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Regardless of the direction the entrepreneur decides to take the business in, it's important to note, it's not a permanent decision.

Can someone explain this? I find it odd to see one part of the sentence ends with preposition. ( bold )

I think it's grammatically correct, but when to use it?

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    The preposition in is totally unnecessary in your context, so most people probably wouldn't include it anyway. But the idea that there's something inherently incorrect about including it (or indeed, ending any sentence with a preposition) is completely spurious. Lots of people know that "rule", but only because they can take great delight in pointing out that it's the sort of pedantic nonsense up with which we will not put. – FumbleFingers Jun 27 '20 at 15:10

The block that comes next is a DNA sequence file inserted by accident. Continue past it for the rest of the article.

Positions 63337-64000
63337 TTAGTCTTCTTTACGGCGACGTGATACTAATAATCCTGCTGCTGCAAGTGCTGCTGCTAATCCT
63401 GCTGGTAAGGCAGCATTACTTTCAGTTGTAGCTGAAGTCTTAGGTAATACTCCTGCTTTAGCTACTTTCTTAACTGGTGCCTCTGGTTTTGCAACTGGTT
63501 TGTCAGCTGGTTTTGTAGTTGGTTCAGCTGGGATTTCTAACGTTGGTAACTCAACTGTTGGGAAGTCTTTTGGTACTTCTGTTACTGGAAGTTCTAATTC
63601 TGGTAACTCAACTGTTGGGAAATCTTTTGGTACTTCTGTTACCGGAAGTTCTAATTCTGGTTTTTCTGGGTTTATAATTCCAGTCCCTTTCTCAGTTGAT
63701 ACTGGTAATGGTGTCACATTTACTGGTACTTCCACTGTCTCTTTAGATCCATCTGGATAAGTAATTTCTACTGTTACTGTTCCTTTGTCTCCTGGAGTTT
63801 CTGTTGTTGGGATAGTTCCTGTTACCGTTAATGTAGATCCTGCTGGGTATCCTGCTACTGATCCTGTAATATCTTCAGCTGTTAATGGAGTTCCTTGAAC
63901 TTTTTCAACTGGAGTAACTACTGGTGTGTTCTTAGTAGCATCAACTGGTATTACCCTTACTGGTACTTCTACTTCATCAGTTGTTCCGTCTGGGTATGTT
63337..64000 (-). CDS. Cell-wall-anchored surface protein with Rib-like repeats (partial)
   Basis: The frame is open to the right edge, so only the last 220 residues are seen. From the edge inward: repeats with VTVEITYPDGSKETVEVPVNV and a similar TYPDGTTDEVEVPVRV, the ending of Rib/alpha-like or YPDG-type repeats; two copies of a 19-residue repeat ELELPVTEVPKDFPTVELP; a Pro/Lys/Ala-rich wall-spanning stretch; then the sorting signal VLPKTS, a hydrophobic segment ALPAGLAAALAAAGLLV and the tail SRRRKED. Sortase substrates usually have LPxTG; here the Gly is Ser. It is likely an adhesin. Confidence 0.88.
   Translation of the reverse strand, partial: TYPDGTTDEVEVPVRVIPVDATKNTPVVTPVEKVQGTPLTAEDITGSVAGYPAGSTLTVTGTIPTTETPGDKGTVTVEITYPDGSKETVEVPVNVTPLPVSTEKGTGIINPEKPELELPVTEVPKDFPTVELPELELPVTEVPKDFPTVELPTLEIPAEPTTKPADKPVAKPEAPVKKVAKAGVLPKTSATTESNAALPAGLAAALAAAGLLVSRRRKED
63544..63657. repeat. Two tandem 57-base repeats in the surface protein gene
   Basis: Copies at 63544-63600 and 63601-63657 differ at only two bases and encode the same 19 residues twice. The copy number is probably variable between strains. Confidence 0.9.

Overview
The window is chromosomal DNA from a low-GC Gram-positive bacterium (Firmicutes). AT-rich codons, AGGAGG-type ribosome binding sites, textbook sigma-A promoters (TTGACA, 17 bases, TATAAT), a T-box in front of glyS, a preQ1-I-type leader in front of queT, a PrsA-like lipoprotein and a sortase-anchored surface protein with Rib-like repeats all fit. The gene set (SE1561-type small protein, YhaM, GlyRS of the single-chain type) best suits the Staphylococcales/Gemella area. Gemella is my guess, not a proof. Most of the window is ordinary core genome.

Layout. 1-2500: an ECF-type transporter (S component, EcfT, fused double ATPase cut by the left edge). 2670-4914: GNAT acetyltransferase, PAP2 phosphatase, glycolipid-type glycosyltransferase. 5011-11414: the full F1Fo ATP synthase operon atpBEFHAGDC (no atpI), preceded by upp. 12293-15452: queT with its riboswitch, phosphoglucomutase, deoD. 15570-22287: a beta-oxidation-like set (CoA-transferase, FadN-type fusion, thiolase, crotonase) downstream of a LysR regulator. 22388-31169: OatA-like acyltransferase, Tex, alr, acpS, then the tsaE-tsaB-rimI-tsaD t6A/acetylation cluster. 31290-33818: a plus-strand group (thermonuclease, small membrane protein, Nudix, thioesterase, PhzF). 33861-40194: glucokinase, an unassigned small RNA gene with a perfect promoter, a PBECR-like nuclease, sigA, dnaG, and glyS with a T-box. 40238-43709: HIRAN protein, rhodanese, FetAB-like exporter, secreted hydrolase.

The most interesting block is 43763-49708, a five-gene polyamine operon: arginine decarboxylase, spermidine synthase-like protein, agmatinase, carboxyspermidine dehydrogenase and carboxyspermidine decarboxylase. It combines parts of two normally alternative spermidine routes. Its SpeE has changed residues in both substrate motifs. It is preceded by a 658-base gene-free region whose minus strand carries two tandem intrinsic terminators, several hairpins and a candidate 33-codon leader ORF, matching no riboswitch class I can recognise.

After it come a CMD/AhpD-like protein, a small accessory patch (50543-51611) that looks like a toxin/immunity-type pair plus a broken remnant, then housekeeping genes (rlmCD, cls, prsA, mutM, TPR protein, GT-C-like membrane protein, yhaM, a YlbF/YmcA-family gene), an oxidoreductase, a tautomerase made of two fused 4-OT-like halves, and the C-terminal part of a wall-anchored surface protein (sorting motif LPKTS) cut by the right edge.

• There is no preposition at the end of that sentence. The preposition is at the end of a clause. – Jason Bassford Jun 27 '20 at 15:28
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It's the same as:

Regardless of the direction in which the entrepreneur decides to take the business, it's important to note, it's not a permanent decision.

It's grammatically correct and perfectly acceptable, but you're not alone in finding it odd. This usage is called the dangling preposition which is frowned upon by purist linguists.

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  • It's a complete myth. "Purist linguists" find it quite acceptable. It's only because somebody started a rumour that it wasn't (because of a false parallel between English and Latin), which then caught on and became taught by people (not linguists), that anybody calls it ungrammatical. There is no linguistic foundation for the claim that it's ungrammatical. – Jason Bassford Jun 27 '20 at 15:34

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